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Turkey: Alarming Crackdown On Journalists, Desperate Appeal To UN

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Turkey: Alarming Crackdown On Journalists, Desperate Appeal To UN

Authored by Uzay Bulut via The Gatestone Institute,

International human-rights and press-freedom organizations recently appealed to the United Nations to take action against the ongoing abuse of journalists by the government of Turkish President Recep Tayyip Erdoğan.

In a letter to the UN Human Rights Council (UNHRC) on September 3, eighteen organizations — led by the group ARTICLE 19, which promotes freedom of expression — called on “all Member and Observer States committed to media freedom, democracy and the rule of law” to “speak out and address the Turkish government’s repressive campaign against freedom of expression” in the forum of the Working Group on Arbitrary Detention during the UNHRC’s 42nd regular session.

The letter reads, in part:

“The right to hold and express dissenting opinions and to access information has been systematically undermined by the Turkish government in an intensive crackdown on journalists and independent media, academics, civil society, oppositional voices and the judiciary. Since 2016, the human rights situation in Turkey has steeply declined, facilitated by the misuse of sweeping emergency powers and the concentration of executive power. At the time of writing, at least 138 journalists and media workers are imprisoned, with hundreds more currently on trial facing lengthy sentences on manifestly unfounded terrorism charges … Access to thousands of websites and platforms has been blocked after a government decree authorising removals and blockages of websites without judicial oversight.”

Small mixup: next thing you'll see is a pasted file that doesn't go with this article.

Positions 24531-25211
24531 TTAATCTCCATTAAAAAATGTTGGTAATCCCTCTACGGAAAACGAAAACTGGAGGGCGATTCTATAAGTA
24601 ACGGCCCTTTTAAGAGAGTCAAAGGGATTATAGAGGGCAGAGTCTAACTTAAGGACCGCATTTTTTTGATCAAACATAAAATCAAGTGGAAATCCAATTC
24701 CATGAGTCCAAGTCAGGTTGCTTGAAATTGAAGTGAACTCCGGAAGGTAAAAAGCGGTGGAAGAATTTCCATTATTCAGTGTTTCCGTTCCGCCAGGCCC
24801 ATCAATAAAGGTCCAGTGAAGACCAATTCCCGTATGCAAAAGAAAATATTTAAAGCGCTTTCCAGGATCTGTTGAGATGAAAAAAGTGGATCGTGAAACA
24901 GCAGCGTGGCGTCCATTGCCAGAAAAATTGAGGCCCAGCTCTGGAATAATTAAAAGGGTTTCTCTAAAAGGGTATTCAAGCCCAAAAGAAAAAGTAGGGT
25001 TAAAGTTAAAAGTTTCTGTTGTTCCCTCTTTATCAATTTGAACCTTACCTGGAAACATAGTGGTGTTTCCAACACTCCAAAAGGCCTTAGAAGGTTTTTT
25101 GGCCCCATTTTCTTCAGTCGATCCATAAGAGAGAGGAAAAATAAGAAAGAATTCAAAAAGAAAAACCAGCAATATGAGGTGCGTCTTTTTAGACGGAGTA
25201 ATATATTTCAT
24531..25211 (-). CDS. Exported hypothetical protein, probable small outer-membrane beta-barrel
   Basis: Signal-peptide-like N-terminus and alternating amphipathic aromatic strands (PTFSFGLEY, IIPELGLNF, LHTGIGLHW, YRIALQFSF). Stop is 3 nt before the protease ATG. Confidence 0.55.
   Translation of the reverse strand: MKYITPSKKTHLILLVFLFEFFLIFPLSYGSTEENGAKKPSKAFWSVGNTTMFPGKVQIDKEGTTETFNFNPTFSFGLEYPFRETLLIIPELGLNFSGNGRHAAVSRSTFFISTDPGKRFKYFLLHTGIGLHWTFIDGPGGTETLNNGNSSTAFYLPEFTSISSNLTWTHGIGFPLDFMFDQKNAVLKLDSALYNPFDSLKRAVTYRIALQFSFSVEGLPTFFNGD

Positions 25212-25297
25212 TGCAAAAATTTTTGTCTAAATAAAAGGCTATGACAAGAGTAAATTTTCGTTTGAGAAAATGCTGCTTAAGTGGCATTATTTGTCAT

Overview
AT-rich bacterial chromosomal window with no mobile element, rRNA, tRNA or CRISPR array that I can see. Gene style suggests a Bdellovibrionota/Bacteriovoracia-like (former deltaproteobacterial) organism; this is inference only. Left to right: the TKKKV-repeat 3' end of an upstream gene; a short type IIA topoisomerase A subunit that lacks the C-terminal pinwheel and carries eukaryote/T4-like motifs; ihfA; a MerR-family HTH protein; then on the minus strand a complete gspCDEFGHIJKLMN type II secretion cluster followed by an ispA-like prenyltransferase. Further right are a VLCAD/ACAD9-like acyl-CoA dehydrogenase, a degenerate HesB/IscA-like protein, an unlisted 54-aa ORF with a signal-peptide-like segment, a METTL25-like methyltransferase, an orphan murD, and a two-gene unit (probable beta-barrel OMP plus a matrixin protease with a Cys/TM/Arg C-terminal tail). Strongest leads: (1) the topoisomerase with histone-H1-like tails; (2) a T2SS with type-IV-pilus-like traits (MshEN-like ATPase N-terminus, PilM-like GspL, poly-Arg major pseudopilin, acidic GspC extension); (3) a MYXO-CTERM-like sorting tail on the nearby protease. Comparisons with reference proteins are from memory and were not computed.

Providing “background,” the letter goes on:

“In July 2016, a state of emergency was imposed in Turkey after a failed coup attempt, which was followed by mass arrests and mass dismissals of judges, prosecutors and civil servants perceived to be in opposition to the government. Many of those arrested are reported to have been subject to torture and ill-treatment in detention and have faced politicised trials falling well below fair trial standards. Since then, President Erdoğan’s government has sought to tighten its grip, shutting down media outlets and imprisoning journalists on an alarming scale…

In 2018 alone, 59 journalists were sentenced to a collective total of 419 years and 8 months in prison for ‘being a member of a terrorist organisation’, ‘managing a terrorist organisation’ or ‘aiding a terrorist organisation’. Trumped up terrorism charges are routinely used against journalists expressing critical or dissenting opinions, and result in lengthy prison terms…

“Independent media has been all but wiped out. Under State of Emergency Decrees at least 170 media outlets including publishing houses, newspapers and magazines, news agencies, TV stations and radios were closed. Only 21 of these have been able to reopen, some of them only on the basis that they agree to major changes in their management boards.Many independent outlets have been permanently silenced, through the liquidation and expropriation of all their assets…

“These arrests and trials are taking place in the context of the absolute collapse of the rule of law in the country, where there is no prospect of a fair trial for defendants.”

Recent examples of the above repression include:

  • On September 12, Barış İnce, a journalist with the newspaper Birgun, was sentenced to 11 months and 20 days in prison for “insulting president Erdoğan.”